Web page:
I came late to Virginia Woolf. Her work didn’t open up to me until I was well into my 30s, in graduate school. And while I am ride or die for both To the Lighthouse and Mrs. Dalloway, it was the letters and the diaries that really helped me see how Woolf and Leonard, and her sister and her menage, and the whole Bloomsbury group were trying to find new ways to live, and create, and love. (Also, her letters are very funny. Anyone who thinks of Woolf as that drooping serious dour thing that her image sometimes suggests need only read the letters to see how funny she was, and what a gossip.
One of the sections of the book I found most exciting was Elkin’s examination of Bell’s portrait of Virginia, and her choice to leave the face blank.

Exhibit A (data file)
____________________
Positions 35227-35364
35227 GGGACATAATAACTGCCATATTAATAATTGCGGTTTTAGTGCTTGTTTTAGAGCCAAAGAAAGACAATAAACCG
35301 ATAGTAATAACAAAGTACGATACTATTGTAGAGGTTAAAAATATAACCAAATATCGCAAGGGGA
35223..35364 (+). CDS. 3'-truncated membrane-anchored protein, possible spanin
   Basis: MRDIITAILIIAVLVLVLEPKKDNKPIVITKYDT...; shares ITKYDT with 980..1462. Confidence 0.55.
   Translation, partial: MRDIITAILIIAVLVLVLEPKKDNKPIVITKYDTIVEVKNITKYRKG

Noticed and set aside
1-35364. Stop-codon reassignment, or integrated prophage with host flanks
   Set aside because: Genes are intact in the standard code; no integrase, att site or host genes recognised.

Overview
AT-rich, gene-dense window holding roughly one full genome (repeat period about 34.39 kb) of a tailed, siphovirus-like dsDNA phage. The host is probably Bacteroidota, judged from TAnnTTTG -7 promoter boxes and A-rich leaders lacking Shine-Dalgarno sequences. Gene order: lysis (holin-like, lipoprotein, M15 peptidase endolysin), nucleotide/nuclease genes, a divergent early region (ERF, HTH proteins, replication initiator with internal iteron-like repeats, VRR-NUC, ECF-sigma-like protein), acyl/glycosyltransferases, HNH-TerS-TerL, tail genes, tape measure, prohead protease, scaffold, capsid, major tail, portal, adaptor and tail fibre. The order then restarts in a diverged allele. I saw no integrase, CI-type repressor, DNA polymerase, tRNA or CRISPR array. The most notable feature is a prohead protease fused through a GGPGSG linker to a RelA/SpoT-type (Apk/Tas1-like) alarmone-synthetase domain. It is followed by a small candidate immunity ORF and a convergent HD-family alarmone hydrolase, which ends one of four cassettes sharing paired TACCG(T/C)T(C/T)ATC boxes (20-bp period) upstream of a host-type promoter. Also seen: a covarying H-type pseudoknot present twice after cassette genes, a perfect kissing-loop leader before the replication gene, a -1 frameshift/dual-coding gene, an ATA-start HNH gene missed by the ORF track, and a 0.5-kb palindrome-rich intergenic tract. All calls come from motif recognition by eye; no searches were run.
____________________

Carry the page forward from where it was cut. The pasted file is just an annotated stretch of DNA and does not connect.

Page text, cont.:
This portrait, for me, addresses all the problems I have been exploring throughout this book. The problem of how to overthrow story the as pre-eminent way of speaking a woman’s experiences as a body. How to address the materiality of body through art. How to depict the female body without either catering to or rejecting the male gaze. How to deal with the instability of identity, which rushes to any attempt to depict the self, or the sister whose face one knows as well, or better, than one’s own. How to be an artist, or a writer, how to live up to the challenge, to embody it. How to live our lives in all their fullness and ambiguity admitting nothing, relinquishing nothing. (269)